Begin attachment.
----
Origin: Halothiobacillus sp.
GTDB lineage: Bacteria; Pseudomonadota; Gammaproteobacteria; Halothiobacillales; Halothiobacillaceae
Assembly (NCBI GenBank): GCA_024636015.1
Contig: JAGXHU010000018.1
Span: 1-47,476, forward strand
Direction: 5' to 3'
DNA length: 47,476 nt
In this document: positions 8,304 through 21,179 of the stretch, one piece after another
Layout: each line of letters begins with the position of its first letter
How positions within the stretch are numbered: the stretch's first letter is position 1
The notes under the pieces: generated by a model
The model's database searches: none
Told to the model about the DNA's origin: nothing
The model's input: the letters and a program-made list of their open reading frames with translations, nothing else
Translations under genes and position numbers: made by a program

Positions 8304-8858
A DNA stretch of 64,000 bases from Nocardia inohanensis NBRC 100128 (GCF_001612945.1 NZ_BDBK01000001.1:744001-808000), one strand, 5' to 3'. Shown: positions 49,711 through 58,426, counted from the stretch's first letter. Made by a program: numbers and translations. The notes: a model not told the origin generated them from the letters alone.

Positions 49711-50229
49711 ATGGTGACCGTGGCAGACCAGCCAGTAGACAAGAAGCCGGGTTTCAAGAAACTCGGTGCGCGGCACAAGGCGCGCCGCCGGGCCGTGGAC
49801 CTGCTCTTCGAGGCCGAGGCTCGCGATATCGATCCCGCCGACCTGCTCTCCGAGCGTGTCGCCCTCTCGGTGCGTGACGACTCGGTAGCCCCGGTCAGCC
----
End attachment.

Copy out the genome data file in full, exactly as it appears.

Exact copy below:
Origin: Halothiobacillus sp.
GTDB lineage: Bacteria; Pseudomonadota; Gammaproteobacteria; Halothiobacillales; Halothiobacillaceae
Assembly (NCBI GenBank): GCA_024636015.1
Contig: JAGXHU010000018.1
Span: 1-47,476, forward strand
Direction: 5' to 3'
DNA length: 47,476 nt
In this document: positions 8,304 through 21,179 of the stretch, one piece after another
Layout: each line of letters begins with the position of its first letter
How positions within the stretch are numbered: the stretch's first letter is position 1
The notes under the pieces: generated by a model
The model's database searches: none
Told to the model about the DNA's origin: nothing
The model's input: the letters and a program-made list of their open reading frames with translations, nothing else
Translations under genes and position numbers: made by a program

Positions 8304-8858
A DNA stretch of 64,000 bases from Nocardia inohanensis NBRC 100128 (GCF_001612945.1 NZ_BDBK01000001.1:744001-808000), one strand, 5' to 3'. Shown: positions 49,711 through 58,426, counted from the stretch's first letter. Made by a program: numbers and translations. The notes: a model not told the origin generated them from the letters alone.

Positions 49711-50229
49711 ATGGTGACCGTGGCAGACCAGCCAGTAGACAAGAAGCCGGGTTTCAAGAAACTCGGTGCGCGGCACAAGGCGCGCCGCCGGGCCGTGGAC
49801 CTGCTCTTCGAGGCCGAGGCTCGCGATATCGATCCCGCCGACCTGCTCTCCGAGCGTGTCGCCCTCTCGGTGCGTGACGACTCGGTAGCCCCGGTCAGCC